The new gold rush. ‘It’s almost chic’ – Orange County Register

To fully appreciate the money flowing into addiction treatment, consider the size of the bill Tara Richards ran up during a five-month attempt to achieve sobriety at a rehab center in San Clemente —  $416,050.

Richards, of Maple Valley, Washington, came to Sovereign Health for help in July of 2014, according to court documents. She had private insurance – Regence Blue Shield – and signed forms agreeing to residential mental health treatment costing $3,410 per day. That care – plus 15 urine tests at $1,200 a pop – brought Richards’ bill to $123,000 for her first month of treatment.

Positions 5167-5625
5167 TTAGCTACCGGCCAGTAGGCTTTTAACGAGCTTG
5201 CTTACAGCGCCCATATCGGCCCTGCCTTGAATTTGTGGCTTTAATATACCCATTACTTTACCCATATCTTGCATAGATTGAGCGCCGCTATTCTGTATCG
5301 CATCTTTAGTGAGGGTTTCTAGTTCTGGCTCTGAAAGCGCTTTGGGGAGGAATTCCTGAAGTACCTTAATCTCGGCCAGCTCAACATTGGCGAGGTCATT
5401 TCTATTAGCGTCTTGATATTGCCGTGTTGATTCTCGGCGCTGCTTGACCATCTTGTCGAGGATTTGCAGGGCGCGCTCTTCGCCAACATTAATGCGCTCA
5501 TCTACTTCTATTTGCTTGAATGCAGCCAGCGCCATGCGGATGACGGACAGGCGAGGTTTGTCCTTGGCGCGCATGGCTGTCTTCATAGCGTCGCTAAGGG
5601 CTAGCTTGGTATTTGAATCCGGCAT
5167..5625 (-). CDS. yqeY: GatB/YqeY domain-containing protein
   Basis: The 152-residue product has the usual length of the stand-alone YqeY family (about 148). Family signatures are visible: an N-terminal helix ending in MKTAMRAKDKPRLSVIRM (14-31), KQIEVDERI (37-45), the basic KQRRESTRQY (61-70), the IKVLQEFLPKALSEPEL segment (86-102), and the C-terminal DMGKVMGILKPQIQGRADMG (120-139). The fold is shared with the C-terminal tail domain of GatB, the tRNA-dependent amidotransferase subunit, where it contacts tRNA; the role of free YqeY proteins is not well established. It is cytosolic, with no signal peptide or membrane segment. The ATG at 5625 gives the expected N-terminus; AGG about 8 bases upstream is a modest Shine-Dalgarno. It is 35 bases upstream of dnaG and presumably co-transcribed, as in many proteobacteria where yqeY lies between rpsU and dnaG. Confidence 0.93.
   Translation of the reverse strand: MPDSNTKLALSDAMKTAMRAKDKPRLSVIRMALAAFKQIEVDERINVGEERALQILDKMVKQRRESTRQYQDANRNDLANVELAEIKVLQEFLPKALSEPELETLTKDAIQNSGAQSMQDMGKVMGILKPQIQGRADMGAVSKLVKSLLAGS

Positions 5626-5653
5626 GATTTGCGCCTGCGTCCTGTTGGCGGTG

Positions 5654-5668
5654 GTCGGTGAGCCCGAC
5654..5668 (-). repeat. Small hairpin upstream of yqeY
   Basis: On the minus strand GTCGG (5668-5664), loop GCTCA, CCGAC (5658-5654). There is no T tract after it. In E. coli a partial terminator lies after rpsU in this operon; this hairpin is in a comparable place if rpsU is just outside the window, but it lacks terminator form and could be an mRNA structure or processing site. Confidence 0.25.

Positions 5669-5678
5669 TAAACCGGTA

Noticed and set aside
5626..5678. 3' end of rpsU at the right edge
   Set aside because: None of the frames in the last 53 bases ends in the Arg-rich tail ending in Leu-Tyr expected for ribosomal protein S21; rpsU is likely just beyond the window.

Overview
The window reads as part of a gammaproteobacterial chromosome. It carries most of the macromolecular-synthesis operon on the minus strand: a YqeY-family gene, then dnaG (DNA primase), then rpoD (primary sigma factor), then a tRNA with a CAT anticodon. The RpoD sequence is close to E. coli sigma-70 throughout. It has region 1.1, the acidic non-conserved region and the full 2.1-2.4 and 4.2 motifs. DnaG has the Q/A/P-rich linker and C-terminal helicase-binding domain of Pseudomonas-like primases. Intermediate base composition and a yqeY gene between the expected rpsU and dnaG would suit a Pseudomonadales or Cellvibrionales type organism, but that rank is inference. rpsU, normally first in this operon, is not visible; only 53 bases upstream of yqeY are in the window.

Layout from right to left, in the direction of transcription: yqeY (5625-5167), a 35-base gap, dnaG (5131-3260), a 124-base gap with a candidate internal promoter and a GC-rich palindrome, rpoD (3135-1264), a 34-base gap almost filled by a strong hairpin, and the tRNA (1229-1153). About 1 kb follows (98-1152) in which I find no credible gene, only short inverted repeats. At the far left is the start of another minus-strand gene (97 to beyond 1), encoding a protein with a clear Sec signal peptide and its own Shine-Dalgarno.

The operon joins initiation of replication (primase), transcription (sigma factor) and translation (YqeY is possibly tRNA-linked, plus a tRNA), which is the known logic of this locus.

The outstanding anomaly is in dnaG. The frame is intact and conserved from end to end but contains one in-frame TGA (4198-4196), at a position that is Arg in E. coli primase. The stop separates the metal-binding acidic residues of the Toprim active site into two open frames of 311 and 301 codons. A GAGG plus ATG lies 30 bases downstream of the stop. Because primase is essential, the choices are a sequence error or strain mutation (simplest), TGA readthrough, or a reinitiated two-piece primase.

Similar stays at well-appointed treatment centers can run from $30,000 to $65,000 per month. Richards stayed at Sovereign Health until November in varying levels of care, the cheapest of which was $1,980 per day, according to billing statements filed in a lawsuit Sovereign Health brought against her over reimbursement.

On Tuesday, Sovereign Health properties were raided by dozens of FBI agents as part of a criminal probe into alleged financial and other irregularities, according to company and federal officials. Sovereign Health characterized the raids as “retaliation from a bunch of jack-booted thugs” for its lawsuits against state officials challenging how regulators do business, and said the company remains committed to providing the highest quality care.

Two things are undisputed: Such care can be extremely expensive, and more people than ever need it.

Addiction treatment was a $21 billion business in 2003, and is expected to double to $42 billion by 2020 – a growth rate some three times faster than inflation, according to federal health and census data

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